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Edmund Clarence Stedman, ed. (1833–1908). A Victorian Anthology, 1837–1895. 1895.

Edwin Waugh 1818–90

Owd Pinder

OWD PINDER were a rackless foo,

An’ spent his days i’ spreein’;

At th’ end ov every drinkin’-do,

He ’re sure to crack o’ deein’;

“Go, sell my rags, an’ sell my shoon;

Aw ’s never live to trail ’em;

My ballis-pipes are eawt o’ tune,

An’ th’ wynt begins to fail ’em!

“Eawr Matty ’s very fresh an’ yung;

’T would ony mon bewilder;

Hoo ’ll wed again afore it ’s lung,

For th’ lass is fond o’ childer;

My bit o’ brass ’ll fly,—yo ’n see,—

When th’ coffin-lid has screen’d me;

It gwos again my pluck to dee,

An’ lev her wick beheend me.

“Come, Matty, come, an’ cool my yed,

Aw ’m finish’d, to my thinkin’;”

Hoo happ’d him nicely up, an’ said,—

“Thae ’s brought it on wi’ drinkin’!”

“Nay, nay,” said he, “my fuddle ’s done;

We ’re partin’ t’ one fro’ t’ other;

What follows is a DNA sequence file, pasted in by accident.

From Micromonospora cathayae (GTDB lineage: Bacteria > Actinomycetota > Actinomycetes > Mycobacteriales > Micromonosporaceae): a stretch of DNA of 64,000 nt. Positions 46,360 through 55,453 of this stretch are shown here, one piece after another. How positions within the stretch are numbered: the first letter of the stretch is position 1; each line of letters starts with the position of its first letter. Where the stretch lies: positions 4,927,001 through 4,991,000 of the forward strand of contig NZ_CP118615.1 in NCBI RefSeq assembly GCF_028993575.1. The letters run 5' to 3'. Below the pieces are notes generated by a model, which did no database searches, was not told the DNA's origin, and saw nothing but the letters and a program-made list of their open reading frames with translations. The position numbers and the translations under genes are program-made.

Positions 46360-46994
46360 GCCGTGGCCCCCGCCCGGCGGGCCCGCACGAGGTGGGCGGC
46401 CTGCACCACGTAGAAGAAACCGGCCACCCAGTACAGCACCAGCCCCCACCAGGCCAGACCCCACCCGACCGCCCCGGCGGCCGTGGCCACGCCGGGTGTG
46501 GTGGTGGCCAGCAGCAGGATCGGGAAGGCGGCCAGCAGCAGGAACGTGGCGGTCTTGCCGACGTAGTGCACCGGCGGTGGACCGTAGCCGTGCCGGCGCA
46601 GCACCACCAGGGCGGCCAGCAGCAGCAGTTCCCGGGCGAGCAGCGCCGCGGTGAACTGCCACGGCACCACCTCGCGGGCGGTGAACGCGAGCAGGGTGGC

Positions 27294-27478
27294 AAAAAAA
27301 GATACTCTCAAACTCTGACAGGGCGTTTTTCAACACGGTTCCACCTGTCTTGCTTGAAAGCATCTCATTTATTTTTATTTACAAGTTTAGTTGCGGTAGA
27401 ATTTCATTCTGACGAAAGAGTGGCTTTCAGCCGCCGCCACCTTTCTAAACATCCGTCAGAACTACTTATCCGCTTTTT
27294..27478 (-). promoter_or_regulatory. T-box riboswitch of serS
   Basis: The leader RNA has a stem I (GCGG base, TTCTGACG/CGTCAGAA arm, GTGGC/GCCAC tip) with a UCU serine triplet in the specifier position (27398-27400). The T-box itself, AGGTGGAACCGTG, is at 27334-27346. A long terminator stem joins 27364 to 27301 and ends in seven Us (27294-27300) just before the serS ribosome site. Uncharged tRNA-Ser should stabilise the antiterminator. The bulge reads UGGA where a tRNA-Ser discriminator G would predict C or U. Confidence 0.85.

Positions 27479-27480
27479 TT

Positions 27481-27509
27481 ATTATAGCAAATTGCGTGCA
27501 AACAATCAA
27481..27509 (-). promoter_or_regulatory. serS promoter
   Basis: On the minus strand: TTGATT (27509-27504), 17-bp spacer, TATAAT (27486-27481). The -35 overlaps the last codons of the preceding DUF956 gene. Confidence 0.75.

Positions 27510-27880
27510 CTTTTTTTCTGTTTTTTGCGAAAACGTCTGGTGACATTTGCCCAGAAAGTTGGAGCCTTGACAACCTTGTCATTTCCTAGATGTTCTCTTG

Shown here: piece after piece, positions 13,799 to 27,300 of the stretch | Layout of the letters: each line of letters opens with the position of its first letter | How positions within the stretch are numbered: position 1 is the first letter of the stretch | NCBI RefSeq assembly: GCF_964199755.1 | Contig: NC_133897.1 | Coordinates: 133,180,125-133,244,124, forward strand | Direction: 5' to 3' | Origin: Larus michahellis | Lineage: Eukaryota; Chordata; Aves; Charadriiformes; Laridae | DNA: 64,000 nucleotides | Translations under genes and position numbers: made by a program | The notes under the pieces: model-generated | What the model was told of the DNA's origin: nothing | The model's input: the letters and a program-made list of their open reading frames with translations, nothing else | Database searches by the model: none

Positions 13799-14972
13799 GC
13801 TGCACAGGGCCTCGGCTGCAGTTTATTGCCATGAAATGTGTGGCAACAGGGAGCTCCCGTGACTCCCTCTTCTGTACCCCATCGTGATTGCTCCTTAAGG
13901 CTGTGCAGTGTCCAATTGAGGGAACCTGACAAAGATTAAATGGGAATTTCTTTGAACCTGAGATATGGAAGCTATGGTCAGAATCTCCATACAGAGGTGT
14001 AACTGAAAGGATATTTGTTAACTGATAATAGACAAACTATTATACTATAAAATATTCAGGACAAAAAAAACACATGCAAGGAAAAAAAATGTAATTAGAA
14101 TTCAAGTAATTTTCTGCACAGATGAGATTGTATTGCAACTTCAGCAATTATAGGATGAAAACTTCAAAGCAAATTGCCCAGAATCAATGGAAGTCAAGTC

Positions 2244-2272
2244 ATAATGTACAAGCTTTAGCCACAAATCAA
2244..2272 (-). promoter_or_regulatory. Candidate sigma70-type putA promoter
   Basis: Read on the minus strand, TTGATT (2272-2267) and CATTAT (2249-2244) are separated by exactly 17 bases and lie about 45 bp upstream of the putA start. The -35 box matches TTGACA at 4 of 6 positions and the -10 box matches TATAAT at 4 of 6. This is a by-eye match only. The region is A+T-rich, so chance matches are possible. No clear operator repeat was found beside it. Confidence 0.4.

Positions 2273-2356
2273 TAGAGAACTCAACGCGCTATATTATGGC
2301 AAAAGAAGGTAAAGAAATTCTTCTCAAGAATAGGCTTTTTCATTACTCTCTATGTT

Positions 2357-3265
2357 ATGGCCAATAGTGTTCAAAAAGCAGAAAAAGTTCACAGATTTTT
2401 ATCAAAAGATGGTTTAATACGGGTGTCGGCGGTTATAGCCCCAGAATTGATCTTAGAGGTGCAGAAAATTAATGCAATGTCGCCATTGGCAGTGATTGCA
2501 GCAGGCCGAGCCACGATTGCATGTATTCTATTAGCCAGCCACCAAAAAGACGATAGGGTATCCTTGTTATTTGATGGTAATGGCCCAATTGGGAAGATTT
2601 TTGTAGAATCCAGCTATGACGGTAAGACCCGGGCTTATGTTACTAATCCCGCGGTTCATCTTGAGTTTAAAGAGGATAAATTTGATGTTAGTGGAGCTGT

So, promise me that when a ’m gwon,

Thea ’ll never wed another!”

“Th’ owd tale,” said hoo, an’ laft her stoo,

“It ’s rayley past believin’;

Thee think o’ th’ world thea ’rt goin’ to,

An’ leave this world to th’ livin’;

What use to me can deead folk be?

Thae ’s kilt thisel’ wi spreein’;

An’ iv that ’s o’ thae wants wi’ me,

Get forrud wi’ thi deein!”

He scrat his yed, he rubb’d his e’e,

An’ then he donn’d his breeches;

“Eawr Matty gets as fause,” said he,

“As one o’ Pendle witches;

In ever aw ’m to muster wit,

It mun be now or never;

Aw think aw ’ll try to live a bit;

It would n’t do to lev her!”